Two Point Hospital has a couple of clever little tricks like these emergencies that offer essentially free money to smart players allowing growth without significant economic risks.
Similarly, the UI for building the hospitals is wonderful and set up to encourage experimentation. Two Point Hospital allows players to move entire rooms, and sell almost any addition for a full refund of the original price. Being able to move a room and place it somewhere else for free is great, and resizing the rooms also costs almost nothing. The ability to change and experiment with the hospital at will makes it a less stressful experience and it’s wonderful, something that the park building genre could really learn from.
Sometimes bad things happen, like lightning storms and earthquakes.
In addition, the ability to just clone a room that you feel is well laid out is another fantastic addition to the game. This is again something I noticed a number of management games struggle with as they want to incentivize choosing the right layout the first time. Two Point Hospital correctly understands that experimentation is the lifeblood of their game, and encourages fixing mistakes instead of worrying about making them in the first place by removing the economic penalties for it.
Two Point Hospital also has a wealth of tooltips informing you of more information about almost everything in the game. Every mission and goal in the game will give you hints on how to achieve it. But it goes beyond the simple goals of the game. Everything in the game gives you an explanation of what it is, or what it’s doing so almost nothing is confusing. The UI might be the best part of the game, which is high praise because a lot of Two Point Hospital are well designed, developed and polished, it’s just that the UI is so well thought out that I have to give it a high amount of credit.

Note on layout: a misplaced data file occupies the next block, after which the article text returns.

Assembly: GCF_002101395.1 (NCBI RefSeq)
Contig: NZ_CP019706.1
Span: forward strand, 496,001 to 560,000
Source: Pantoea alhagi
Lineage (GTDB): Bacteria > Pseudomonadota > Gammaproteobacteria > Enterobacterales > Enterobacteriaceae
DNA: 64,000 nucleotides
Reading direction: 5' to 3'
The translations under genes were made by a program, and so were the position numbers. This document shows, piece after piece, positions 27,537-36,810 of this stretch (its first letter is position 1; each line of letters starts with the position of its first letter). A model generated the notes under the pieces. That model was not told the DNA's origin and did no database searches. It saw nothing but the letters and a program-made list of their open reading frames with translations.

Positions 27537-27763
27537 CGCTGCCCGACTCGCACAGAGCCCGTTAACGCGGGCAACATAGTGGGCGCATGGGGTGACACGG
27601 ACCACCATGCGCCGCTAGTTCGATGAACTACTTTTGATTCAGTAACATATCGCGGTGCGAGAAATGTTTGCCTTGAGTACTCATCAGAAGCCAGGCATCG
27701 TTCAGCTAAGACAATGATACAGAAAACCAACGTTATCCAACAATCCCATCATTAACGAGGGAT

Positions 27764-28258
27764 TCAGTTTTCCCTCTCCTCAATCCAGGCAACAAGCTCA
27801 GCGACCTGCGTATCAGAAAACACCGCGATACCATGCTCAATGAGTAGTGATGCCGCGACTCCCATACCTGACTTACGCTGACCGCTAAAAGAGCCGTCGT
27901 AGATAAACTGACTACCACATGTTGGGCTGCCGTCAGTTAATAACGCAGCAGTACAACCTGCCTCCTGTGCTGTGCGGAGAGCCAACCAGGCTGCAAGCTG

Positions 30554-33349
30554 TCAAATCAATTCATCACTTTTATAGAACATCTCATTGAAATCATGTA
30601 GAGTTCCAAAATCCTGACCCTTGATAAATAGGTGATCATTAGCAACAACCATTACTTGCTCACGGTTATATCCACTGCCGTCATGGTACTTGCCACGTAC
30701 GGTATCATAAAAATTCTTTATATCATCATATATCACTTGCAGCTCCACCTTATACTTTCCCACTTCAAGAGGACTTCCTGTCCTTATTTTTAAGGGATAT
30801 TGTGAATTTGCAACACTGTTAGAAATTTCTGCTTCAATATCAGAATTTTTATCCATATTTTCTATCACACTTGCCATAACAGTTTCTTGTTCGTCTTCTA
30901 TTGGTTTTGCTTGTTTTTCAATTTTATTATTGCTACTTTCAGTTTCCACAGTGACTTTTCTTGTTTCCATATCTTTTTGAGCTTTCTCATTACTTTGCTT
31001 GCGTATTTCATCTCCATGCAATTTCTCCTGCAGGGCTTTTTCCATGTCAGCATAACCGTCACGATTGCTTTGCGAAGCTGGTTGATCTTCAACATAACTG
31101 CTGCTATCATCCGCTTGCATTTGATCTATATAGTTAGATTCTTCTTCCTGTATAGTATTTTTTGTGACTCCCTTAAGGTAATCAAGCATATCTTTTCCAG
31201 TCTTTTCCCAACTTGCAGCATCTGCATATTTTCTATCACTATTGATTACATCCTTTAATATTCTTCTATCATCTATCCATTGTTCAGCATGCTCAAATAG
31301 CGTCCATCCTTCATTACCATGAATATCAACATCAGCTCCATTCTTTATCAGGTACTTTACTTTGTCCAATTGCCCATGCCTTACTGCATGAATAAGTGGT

Not everything is flawless in Two Point Hospital. The game does have some issues with how it deals with errors, the most frustrating piece of the game to me was when I realized I couldn’t place a new plant in the lobby. It turns out that the game will lock a room from getting new objects if the pathfinding is broken. If you place a plant in front of a trash can so you can’t reach the trash can, you will lose the ability to place any additional object in that room, or location. The game doesn’t give you a clear indicator of what’s wrong, but the inability to add objects becomes frustrating as you search for your mistake. Once you know of the issue, you can quickly pick up the object and fix it for free as well.
The game doesn’t always have the best information to diagnose why a hospital is going wrong. People often will say “I need to use the bathroom” when they’re near a bathroom but make no attempt to go. Why not go? Just go? Stupid NPCs.
There’s not a lot of story, but each hospital/level has a small snippet and a main goal.
I read up on a number of pieces and part of this might be poor pathfinding, where the NPCs have trouble navigating single spaced halls, but even in double spaced halls, NPCs seem to complain about their needs rather than trying to satisfy them. There are a lot of other issues that are tracked, hunger, thirst, heat, and more, and those work well, but the game isn’t clear when pathfinding or something else is an issue.